Stephen Lam / Reuters
As Facebook’s Cambridge Analytica scandal spiraled into chaos this week, a frantic hail of notes from Wall Street analysts reached investor inboxes with a clear and definitive directive: Buy.
“We view the medium-term and long-term risk-reward on the shares as downright compelling,” said RBC analyst Mark Mahaney. “We would urge investors to not lose sight of the areas where FB is doing very well,” said Wells Fargo analysts Ken Sena and Peter Stabler. “We see the current selloff as a buying opportunity,” said Oppenheimer senior analyst Jason Helfstein. Though the company’s stock did take a beating this week, its market cap is still approximately $480 billion, up significantly over the past year.
With Wall Street leading the way, the four entities with the strongest ability to cause long-term damage to Facebook in response to revelations that Cambridge Analytica illicitly used 50 million of its users’ data for political purposes didn’t seem ready to do so: Analysts told investors to buy the dip. Advertisers kept spending. Legislators continued to sit on their hands while a basic ad transparency bill rotted in Congress. And though users posted #DeleteFacebook en masse, Facebook actually rose to 8th place from 12th in the iOS mobile App Store since the day before the Cambridge Analytica news broke. It’s holding steady on Android, too.
After examining whether first-time US installs of Facebook were dropping, Randy Nelson, head of mobile insights at app analytics company SensorTower, told BuzzFeed News: “The short answer is no.” App Store rankings don't directly reflect user numbers, but they're a good of indicator of interest.
Amid a weeklong reaming from legislators, press, and public, Facebook relied on a playbook that’s worked effectively during its past crises, be it in failing to rein in fake news, or subversive foreign activity, or discriminatory ad targeting: The company first downplays the problem, then hunkers down as outrage builds. When it can no longer ignore the outrage, it speaks up and apologizes, rolls out some fixes, and returns to normal. Facebook has had practice at this sort of thing, and it’s gotten good at it.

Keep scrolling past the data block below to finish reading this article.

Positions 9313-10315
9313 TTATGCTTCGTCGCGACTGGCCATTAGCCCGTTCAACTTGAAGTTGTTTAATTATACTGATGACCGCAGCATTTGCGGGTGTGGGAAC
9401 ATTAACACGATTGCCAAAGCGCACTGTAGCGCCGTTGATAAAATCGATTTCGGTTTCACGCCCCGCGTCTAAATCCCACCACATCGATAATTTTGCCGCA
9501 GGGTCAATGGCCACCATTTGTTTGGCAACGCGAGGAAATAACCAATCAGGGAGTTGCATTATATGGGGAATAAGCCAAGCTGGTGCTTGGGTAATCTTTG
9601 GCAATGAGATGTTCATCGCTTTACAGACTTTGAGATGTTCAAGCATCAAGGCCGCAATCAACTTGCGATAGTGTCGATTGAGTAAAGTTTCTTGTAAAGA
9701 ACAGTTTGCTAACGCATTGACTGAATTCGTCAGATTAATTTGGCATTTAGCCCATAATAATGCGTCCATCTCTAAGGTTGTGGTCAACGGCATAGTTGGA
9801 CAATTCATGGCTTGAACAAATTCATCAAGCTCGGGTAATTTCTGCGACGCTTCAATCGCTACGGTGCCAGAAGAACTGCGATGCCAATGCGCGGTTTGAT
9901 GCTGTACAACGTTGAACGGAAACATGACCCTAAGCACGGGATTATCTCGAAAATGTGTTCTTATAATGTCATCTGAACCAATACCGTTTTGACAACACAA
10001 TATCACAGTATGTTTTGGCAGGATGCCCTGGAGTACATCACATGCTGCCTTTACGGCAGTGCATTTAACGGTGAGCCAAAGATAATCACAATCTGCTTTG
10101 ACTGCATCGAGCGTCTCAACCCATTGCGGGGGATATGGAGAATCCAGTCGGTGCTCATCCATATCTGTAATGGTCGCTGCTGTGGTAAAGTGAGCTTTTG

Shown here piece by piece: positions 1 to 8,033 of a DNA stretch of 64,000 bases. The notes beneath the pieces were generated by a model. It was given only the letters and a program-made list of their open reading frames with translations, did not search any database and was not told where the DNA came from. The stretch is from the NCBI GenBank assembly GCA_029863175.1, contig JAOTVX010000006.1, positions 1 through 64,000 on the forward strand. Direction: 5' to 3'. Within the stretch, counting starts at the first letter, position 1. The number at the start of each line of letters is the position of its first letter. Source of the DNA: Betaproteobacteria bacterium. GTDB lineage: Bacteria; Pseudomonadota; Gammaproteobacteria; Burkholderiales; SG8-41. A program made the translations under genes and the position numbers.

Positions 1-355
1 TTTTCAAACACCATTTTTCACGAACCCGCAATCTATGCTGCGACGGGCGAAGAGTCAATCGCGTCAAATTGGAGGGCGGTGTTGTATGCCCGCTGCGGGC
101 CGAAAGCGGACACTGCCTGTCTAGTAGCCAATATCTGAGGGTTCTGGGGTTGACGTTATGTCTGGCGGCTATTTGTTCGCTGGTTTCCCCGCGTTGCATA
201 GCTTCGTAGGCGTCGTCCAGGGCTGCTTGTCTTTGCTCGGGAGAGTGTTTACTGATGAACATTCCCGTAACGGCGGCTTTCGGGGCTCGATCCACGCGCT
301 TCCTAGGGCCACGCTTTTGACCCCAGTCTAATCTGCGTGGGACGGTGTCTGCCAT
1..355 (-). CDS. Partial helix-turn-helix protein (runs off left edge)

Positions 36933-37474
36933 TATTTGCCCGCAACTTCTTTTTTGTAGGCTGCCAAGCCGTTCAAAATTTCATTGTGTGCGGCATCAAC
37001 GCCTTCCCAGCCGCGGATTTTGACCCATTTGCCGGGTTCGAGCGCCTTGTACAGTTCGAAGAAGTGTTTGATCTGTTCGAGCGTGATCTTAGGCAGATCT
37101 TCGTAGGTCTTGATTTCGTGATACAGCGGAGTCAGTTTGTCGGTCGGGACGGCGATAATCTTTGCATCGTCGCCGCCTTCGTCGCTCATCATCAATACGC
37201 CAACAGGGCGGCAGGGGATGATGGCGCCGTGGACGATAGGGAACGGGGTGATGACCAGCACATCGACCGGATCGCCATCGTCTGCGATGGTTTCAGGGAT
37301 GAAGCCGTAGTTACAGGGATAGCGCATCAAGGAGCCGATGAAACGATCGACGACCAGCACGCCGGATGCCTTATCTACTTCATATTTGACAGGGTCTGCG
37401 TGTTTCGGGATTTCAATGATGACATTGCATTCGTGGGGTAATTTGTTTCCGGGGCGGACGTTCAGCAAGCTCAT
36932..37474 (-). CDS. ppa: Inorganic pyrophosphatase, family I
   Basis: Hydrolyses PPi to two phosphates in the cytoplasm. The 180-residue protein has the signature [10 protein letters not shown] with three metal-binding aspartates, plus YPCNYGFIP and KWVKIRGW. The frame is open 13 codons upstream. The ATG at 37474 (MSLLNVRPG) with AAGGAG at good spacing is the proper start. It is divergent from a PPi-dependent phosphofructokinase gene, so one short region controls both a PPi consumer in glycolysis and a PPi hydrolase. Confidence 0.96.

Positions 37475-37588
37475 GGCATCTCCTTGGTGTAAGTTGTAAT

The speak-up-and-apologize stage took place Wednesday, when CEO Mark Zuckerberg gave a flurry of interviews and apologized. And when the dust settled, Facebook found itself in a familiar place: on the road back to the status quo. “I don’t see any massive blowback for this,” veteran Silicon Valley tech entrepreneur Chris Tolles told BuzzFeed News. “Even the people up in arms don’t seem to be doing much.”
Members of Congress, some of the most outraged during this scandal, used the moment to demand Zuckerberg testify in Washington, but so far, none have said they would subpoena him if necessary. Many expressed interest in having Zuckerberg testify during hearings last fall when Facebook, Google, and Twitter were called in to discuss election meddling via their platforms. But without a subpoena, the legislators got the company’s lawyers. On Wednesday, Zuckerberg said he’d be open to testifying “if it’s the right thing to do.” It’s still his choice.